Dr Ritesh Kumar was invited to deliver a plenary talk on “Wetlands Wise Use: Reframing for Multiple Worldviews” at the Annual Virtual Meeting of the Society of Wetland Scientists being held from 1 – 3 December 2020. The theme for this year’s meeting was “Wetland Connections Over 40 Years”.
The summary of the talk is given below:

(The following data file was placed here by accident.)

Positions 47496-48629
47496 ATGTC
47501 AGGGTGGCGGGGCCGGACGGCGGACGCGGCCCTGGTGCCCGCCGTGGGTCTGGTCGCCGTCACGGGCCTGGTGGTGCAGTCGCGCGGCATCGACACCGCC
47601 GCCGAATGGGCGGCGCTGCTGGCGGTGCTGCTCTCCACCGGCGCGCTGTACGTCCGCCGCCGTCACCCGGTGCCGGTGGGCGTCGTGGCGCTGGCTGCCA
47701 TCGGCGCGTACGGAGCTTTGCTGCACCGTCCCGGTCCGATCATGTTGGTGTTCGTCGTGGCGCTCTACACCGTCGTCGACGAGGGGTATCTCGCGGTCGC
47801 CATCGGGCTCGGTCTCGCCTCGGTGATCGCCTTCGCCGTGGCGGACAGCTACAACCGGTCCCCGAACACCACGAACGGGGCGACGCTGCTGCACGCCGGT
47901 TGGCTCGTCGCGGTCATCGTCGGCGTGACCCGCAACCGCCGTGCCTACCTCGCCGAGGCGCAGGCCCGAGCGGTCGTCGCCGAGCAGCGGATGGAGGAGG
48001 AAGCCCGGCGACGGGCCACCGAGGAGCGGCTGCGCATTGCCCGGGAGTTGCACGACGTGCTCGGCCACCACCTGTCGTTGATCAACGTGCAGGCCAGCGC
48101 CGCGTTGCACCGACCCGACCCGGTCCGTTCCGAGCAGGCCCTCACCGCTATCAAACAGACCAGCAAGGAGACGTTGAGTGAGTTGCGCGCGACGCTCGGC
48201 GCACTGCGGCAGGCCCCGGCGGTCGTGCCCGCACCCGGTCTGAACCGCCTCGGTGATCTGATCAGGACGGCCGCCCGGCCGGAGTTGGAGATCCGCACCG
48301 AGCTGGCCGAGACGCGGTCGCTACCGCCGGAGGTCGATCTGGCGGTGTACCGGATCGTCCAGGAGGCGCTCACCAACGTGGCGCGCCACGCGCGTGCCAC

In 2021, the Ramsar Convention will be marking the 50th year of one of the oldest multilateral environmental agreements on a single ecosystem, the wetlands. At the heart of the Convention is the wise use philosophy, which, at the time of adoption of the Convention text in 1971, marked a novel framing of human-nature interdependency as the basis of delivering conservation as well as sustainable development outcomes. Wise use of wetlands is defined in the text of Ramsar Convention as “maintenance of ecological character, achieved through the implementation of ecosystem approaches, within the context of sustainable development”. While wise use has a broader connotation, ecological character has been defined in a narrow sense, mostly aligning with stationarity, and relegating humans as external agents behind adverse changes in ecosystem. Managing wetlands in this era of rapid human-mediated transformation requires analytical approaches which consider integrated systems of human and nature as a unit of analysis, overcoming the human-nature dualism which has underpinned conservation approaches thus far. There is emerging scholarship which encourages a coupled view of ecological and social systems, as an alternate to framing of nature as setting context for human interactions, or human enterprise as an external disturbance acting upon ecosystems. In this talk, an alternate framing of wetland wise use and wetlands character was discussed, proposing replacement of wetland ecological character by an inclusive term ‘wetland character’ as a manifestation of a plurality of values and multiple worldviews. Wise use consequently becomes the maintenance of wetland character.